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Trade deficit narrows 35pc in May on resurging exports

Business

June 5, 2020

KARACHI: Trade deficit narrowed 35 percent month-on-month in May as exports rebounded 45.4 percent after gradual ease in lockdown and imports fell 11 percent, official data showed on Thursday.

Pakistan Bureau of Statistics (PBS) data showed trade deficit contracted to $1.5 billion in May from $2.2 billion in April. Exports amounted to $1.4 billion, compared to $957 million, while imports declined to $2.9 billion from $3.2 billion.

Analysts see a downward pressure on balance of trade due to improvement in exports following the gradual ease in lockdown imposed late in March after the coronavirus outbreak.

“Global markets started to reopen in early May and that was a reason of recovery in exports,” said Saad Hashmi, executive director at BMA Capital.

Trade deficit sharply narrowed 50 percent year-on-year in May. Exports fell 33.6 percent from $2.1 billion in the corresponding month a year earlier and imports declined 43.2 percent year-on-year, according to the PBS.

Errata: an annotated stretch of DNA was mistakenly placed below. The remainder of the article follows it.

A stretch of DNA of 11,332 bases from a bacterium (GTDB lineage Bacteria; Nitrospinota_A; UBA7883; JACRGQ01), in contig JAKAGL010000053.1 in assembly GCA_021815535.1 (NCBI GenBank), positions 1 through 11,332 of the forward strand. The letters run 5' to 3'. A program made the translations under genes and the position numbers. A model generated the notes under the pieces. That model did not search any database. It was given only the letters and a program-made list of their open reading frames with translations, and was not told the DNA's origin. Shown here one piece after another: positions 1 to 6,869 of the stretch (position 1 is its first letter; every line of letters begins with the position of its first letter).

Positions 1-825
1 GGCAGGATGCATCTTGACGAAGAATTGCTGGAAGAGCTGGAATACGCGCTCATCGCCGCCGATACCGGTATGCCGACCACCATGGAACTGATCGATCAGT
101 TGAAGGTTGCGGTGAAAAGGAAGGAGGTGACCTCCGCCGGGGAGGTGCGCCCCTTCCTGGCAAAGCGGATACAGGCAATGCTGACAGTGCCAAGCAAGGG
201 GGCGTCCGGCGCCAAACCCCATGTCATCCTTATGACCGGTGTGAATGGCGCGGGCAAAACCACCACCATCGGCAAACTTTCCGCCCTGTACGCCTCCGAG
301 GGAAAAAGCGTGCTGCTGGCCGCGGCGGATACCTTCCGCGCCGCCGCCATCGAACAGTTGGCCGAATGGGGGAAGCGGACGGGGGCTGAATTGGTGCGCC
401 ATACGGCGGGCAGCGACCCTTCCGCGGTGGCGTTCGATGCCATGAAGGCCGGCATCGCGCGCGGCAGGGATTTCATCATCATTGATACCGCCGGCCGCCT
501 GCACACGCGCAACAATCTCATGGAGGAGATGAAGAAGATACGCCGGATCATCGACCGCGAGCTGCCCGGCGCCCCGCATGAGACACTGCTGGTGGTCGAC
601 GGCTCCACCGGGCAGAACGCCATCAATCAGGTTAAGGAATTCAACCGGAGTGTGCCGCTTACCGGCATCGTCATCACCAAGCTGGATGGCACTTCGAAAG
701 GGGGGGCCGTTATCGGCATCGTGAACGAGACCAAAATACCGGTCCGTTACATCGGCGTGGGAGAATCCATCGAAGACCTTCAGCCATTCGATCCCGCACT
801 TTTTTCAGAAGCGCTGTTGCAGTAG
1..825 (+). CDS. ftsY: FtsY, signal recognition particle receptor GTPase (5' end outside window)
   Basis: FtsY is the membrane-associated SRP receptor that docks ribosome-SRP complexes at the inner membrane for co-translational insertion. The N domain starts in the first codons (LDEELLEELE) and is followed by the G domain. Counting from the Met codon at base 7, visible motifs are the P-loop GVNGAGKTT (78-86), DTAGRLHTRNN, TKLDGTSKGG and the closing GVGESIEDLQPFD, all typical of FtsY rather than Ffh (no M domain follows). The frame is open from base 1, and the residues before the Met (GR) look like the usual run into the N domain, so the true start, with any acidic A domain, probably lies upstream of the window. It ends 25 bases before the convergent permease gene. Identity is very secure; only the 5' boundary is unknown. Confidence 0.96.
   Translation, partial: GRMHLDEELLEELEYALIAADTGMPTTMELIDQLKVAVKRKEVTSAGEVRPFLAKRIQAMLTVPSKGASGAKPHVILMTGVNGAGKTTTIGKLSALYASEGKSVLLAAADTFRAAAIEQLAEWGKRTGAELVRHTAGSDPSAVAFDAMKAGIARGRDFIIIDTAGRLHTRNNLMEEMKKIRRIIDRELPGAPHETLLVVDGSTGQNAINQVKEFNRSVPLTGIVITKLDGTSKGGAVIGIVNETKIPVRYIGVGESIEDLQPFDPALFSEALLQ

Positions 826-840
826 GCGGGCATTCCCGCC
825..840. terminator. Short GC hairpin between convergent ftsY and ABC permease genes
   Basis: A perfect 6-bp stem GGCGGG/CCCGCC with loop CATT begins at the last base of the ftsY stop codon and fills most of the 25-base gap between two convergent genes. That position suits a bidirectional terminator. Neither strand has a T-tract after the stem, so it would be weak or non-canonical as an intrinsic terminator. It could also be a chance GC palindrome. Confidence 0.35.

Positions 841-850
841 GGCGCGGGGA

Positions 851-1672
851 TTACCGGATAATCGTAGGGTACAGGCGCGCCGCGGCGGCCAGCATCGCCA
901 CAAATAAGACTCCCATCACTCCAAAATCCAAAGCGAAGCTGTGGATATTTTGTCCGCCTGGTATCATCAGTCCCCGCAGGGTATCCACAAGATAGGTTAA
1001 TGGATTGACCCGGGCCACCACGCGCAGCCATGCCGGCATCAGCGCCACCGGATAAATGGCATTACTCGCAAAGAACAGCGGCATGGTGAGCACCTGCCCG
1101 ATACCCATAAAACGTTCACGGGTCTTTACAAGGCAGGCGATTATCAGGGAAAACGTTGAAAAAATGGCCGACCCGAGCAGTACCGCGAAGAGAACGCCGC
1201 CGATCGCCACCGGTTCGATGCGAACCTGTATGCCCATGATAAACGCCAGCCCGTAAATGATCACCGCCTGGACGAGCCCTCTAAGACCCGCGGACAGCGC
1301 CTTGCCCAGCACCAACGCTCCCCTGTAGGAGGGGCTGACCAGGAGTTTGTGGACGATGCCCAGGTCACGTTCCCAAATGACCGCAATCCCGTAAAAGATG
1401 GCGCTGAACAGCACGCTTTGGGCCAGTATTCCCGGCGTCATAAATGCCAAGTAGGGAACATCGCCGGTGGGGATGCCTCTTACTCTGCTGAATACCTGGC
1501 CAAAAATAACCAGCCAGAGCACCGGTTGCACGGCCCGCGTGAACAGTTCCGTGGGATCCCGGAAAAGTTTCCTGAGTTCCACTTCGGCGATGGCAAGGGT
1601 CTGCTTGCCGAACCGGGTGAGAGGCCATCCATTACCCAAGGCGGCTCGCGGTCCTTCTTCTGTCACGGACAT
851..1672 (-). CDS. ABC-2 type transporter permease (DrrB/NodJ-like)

In July-May, trade deficit stood at $21.1 billion compared to $29.2 billion in the corresponding period a year earlier, showing around 28 percent contraction. Exports fell seven percent to $19.8 billion and imports decreased 19 percent to $41 billion.

Hashmi sees trade deficit at a satisfactory level and in line with IMF’s structural reforms under a $6 billion extended fund facility program agreed last year.

“Considering the central bank’s trade numbers, we are still behind the (IMF’s) annual benchmark of $20 billion,” he said.

Usually, there was a discrepancy in trade numbers of the PBS and the State Bank of Pakistan (SBP). Alone April’s export data by the SBP showed $400 million more inflows than those reported by the PBS.

The central bank’s May numbers are yet to be made public.

“PBS follows Customs tally and it records data once an exporter logs cargo details with the authorities, while the SBP records foreign proceeds,” explained economist Muzammil Aslam. “Discrepancy might be because of the SBP recording March proceeds realized in April.”

The SBP is optimistic about the export sector’s performance and say exports are improving.

Aslam said everyone knows that industries were only partially opened and then there were Ramzan and Eid holidays when traditionally economic activities happened to be low,” he said. “Yes, demand of surgical items increases and rice prices are on upward trend.”

Analysts said rising oil prices are likely to put pressure on import payments.